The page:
Hyperkalemia in heart failure: Foe or friend?
Clin Cardiol. 2020 May 23;:
Authors: Rakisheva A, Marketou M, Klimenko A, Troyanova-Shchutskaia T, Vardas P
Hyperkalemia is a frequent and sometimes life-threatening condition that may be associated with arrhythmia and cardiac dysfunction in patients with heart failure (HF). High potassium levels in HF represent both a direct risk for cardiovascular complication and an indirect biomarker of the severity of the underlying disease, reflecting neurohormonal activation and renal dysfunction. Evaluating the prevalence and significance of hyperkalemia in HF patients is essential for optimizing the use of potassium sparing agents, such the renin-angiotensin-aldosterone system inhibitors (RAASi) or angiotensin receptor-neprilysin inhibitors and mineralocorticoid receptor antagonists, which represent a well-established cornerstone and life-saving therapy. In this review we discuss recent findings and current concepts related to the epidemiology, pathological mechanisms and implications of hyperkalemia, as well as novel therapeutic approaches to counteract it in patients with HF. The balance between optimizing life-saving potassium sparing medication and minimizing hyperkalemia-associated risk is much needed in patients with HF. Although older potassium-binding agents are associated with serious adverse events, novel potassium-binding drugs are effective in lowering potassium levels and are generally well tolerated. Novel potassium-binding drugs, such as patiromer and sodium zirconium cyclosilicate, may help to optimize therapy in HF and achieve guideline-recommended doses. Hyperkalemia is common in HF patients and is associated with a poorer prognosis and an increased risk of cardiovascular complications: Contrariwise, "moderate" potassium levels go with a better prognosis, while the emergence of new drugs, potassium binders, could allow target doses of RAASi to be achieved.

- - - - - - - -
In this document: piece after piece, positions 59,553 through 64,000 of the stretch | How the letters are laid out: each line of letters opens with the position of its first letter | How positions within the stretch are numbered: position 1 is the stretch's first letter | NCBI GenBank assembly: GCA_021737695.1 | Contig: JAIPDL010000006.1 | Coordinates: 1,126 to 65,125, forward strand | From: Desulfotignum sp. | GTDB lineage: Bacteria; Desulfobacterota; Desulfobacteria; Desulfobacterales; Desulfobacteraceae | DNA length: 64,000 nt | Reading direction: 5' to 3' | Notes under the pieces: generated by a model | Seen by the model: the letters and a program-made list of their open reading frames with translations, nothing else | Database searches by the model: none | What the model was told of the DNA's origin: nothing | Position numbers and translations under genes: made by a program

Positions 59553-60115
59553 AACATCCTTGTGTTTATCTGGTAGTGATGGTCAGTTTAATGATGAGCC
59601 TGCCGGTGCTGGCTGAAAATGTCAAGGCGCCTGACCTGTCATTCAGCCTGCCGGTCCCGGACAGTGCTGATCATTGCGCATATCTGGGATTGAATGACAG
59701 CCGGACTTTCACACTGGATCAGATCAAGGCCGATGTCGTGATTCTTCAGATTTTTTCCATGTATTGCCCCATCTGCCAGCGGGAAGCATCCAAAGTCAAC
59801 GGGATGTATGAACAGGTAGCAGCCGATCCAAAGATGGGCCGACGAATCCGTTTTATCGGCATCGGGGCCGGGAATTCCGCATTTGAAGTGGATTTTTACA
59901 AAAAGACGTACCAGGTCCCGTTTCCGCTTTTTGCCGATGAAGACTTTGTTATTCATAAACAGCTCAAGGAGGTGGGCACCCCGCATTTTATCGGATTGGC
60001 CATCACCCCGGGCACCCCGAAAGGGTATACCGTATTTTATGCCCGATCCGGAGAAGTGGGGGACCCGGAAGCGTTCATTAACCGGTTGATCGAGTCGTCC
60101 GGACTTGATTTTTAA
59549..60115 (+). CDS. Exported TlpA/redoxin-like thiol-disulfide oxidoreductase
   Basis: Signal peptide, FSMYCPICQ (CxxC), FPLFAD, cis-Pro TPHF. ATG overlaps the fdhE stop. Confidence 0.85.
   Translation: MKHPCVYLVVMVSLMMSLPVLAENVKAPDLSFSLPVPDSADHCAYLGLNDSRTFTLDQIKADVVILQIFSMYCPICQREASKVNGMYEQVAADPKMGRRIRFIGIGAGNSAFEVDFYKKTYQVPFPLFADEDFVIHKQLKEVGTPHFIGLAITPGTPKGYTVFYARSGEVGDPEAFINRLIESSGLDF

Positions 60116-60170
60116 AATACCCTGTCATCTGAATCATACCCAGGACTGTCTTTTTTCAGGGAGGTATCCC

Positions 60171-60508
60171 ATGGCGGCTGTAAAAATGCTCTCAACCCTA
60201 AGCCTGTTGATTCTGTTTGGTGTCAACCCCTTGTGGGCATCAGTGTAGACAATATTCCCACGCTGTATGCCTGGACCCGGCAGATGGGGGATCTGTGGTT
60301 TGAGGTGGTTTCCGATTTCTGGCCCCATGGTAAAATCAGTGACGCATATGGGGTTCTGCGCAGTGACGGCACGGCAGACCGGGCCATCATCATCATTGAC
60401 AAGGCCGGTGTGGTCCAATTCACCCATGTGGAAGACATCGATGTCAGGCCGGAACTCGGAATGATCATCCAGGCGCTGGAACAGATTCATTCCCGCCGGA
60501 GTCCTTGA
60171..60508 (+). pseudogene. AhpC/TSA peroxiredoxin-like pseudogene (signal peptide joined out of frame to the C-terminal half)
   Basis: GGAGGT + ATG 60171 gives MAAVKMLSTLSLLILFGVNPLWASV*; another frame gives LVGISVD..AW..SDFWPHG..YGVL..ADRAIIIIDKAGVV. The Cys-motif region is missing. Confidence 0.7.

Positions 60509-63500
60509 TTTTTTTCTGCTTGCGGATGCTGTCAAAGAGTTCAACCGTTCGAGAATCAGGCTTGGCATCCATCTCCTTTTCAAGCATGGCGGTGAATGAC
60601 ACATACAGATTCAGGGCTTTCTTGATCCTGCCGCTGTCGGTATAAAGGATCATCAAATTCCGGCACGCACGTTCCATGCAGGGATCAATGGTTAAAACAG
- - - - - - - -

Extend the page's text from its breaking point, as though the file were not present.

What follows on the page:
PMID: 32445223 [PubMed - as supplied by publisher]